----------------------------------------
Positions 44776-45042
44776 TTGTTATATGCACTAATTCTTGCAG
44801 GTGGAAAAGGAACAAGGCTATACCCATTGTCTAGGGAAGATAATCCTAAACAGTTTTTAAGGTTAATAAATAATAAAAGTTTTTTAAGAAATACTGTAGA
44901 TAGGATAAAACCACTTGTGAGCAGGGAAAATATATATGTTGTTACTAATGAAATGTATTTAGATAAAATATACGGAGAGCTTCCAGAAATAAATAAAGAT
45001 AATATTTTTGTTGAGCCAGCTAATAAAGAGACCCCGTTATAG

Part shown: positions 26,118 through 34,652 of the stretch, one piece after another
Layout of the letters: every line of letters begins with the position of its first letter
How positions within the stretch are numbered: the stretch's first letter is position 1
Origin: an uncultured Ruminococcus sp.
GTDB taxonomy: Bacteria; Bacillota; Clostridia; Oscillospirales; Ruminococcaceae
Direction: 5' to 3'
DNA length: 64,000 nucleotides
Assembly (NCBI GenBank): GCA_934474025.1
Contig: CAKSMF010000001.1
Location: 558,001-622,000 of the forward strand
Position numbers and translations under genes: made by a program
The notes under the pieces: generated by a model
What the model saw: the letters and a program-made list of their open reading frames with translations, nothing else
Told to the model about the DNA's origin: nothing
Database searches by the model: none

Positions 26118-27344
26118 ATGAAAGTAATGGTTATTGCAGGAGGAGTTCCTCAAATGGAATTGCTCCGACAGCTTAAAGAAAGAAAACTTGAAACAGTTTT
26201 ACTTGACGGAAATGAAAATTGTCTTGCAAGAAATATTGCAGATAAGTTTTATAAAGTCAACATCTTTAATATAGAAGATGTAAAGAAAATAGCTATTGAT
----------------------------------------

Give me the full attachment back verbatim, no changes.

Positions 44776-45042
44776 TTGTTATATGCACTAATTCTTGCAG
44801 GTGGAAAAGGAACAAGGCTATACCCATTGTCTAGGGAAGATAATCCTAAACAGTTTTTAAGGTTAATAAATAATAAAAGTTTTTTAAGAAATACTGTAGA
44901 TAGGATAAAACCACTTGTGAGCAGGGAAAATATATATGTTGTTACTAATGAAATGTATTTAGATAAAATATACGGAGAGCTTCCAGAAATAAATAAAGAT
45001 AATATTTTTGTTGAGCCAGCTAATAAAGAGACCCCGTTATAG

Part shown: positions 26,118 through 34,652 of the stretch, one piece after another
Layout of the letters: every line of letters begins with the position of its first letter
How positions within the stretch are numbered: the stretch's first letter is position 1
Origin: an uncultured Ruminococcus sp.
GTDB taxonomy: Bacteria; Bacillota; Clostridia; Oscillospirales; Ruminococcaceae
Direction: 5' to 3'
DNA length: 64,000 nucleotides
Assembly (NCBI GenBank): GCA_934474025.1
Contig: CAKSMF010000001.1
Location: 558,001-622,000 of the forward strand
Position numbers and translations under genes: made by a program
The notes under the pieces: generated by a model
What the model saw: the letters and a program-made list of their open reading frames with translations, nothing else
Told to the model about the DNA's origin: nothing
Database searches by the model: none

Positions 26118-27344
26118 ATGAAAGTAATGGTTATTGCAGGAGGAGTTCCTCAAATGGAATTGCTCCGACAGCTTAAAGAAAGAAAACTTGAAACAGTTTT
26201 ACTTGACGGAAATGAAAATTGTCTTGCAAGAAATATTGCAGATAAGTTTTATAAAGTCAACATCTTTAATATAGAAGATGTAAAGAAAATAGCTATTGAT